District 30 candidates debate budget, energy

Two and a half weeks before Election Day, the four candidates for the District 30 seat in the Alaska House of Representatives debated together for the first time.

In a forum hosted by the League of Women Voters, Republican candidate Gary Knopp, Democratic candidate Shauna Thornton, Constitution Party candidate J.R. Myers and nonpartisan candidate Daniel Lynch presented their ideas and answered questions from the public Thursday night in the Kenai Peninsula Borough Assembly Chambers in Soldotna. In the most contested Legislature race in the state, voters will choose the candidate to replace current representative Kurt Olson (R-Soldotna), who announced earlier this year his intention not to run for reelection.

Before a small crowd, the candidates debated topics ranging from alternative energy and budget matters to whether they would be willing to work in bipartisan committees. The candidate elected will join a Legislature still faced with a multi-billion dollar budget shortfall and declining oil revenues, so for most of the elections this year, fiscal fixes are at the forefront of the discussion.

Knopp, a current Kenai Peninsula Borough Assembly member and a general contractor, said he would consider efficiencies in each state department and determine where to find savings. At this time, he said he isn’t in favor of additional taxes, though he did support Senate Bill 128, Gov. Bill Walker’s restructuring of the Permanent Fund earnings to use them for state operations.

“People say we’re taking the Permanent Fund (Dividend), but really that particular bill guaranteed you the $1,000 anyway,” Knopp said. “At some point, this fiscal reality we’re in is a reality. At some point, you have to address it. Out of 60 legislators, nobody put a better tool in the tool box than the governor did on that one.”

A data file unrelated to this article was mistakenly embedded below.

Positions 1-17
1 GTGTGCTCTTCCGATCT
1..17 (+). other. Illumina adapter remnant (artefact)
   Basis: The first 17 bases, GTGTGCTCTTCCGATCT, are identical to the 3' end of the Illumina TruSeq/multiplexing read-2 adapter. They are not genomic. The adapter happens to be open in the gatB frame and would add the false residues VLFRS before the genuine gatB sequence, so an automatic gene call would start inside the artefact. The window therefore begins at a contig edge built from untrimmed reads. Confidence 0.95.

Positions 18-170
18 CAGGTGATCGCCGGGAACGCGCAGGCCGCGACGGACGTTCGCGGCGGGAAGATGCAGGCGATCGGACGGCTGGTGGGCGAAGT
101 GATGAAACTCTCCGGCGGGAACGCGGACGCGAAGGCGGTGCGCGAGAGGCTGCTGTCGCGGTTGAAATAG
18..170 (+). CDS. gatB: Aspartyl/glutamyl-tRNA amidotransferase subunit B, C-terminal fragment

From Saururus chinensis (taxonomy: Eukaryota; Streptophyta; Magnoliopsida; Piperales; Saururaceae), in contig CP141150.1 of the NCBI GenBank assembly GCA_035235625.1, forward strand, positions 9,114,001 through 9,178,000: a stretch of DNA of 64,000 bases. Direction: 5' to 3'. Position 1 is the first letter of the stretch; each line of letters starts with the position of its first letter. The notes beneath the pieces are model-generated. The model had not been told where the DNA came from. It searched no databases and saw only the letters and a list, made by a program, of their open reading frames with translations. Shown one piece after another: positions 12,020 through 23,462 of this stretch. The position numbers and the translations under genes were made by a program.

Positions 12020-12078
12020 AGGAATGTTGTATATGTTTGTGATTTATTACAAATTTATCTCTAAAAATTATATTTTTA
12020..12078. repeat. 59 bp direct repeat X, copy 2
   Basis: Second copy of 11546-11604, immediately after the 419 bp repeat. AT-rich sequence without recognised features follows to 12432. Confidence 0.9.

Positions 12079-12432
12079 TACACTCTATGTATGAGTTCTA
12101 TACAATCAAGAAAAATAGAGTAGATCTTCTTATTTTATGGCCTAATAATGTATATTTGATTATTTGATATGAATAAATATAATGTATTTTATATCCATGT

Thornton, the student government advisor at Kenai Peninsula College and a legal assistant, said she would go item by item in the state’s budget and eliminate unnecessary expenditures where they could be found. She said she did not support Walker’s veto of half of the Permanent Fund Dividend appropriation and supported the lawsuit to return the full amount to recipients.

“There’s a lot of things that could be cut before we start taking the Permanent Fund out of our economy and from our people,” Thornton said. “There are a lot of communities and a lot of people that depend upon that Permanent Fund to tide them through, to hold them over, to make that stopgap for medical checkups or fuel oil, groceries.

Lynch, a retired construction worker from Soldotna, agreed that the use of the Permanent Fund earnings didn’t solve the problem. There are currently funds being spent on projects that go beyond essential services that could be cut back or eliminated before cutting harshly from services like education or health care, he said. Lynch said he would propose a 5 percent sales tax on online sales only, capturing revenue from a growing portion of purchases in the state. He also said he would consider sales tax on gasoline and alcohol to help fund state services.

“If we had … the 5 percent dedicated to the state off internet sales only, areas with a large population like Anchorage where there’s no sales tax, they would be contributing,” Lynch said. “People in the bush would be contributing. It does not punish people that shop off the internet if you’re handicapped, or whatever, because you’re still paying 1 percent less than the 6 percent (in Soldotna).”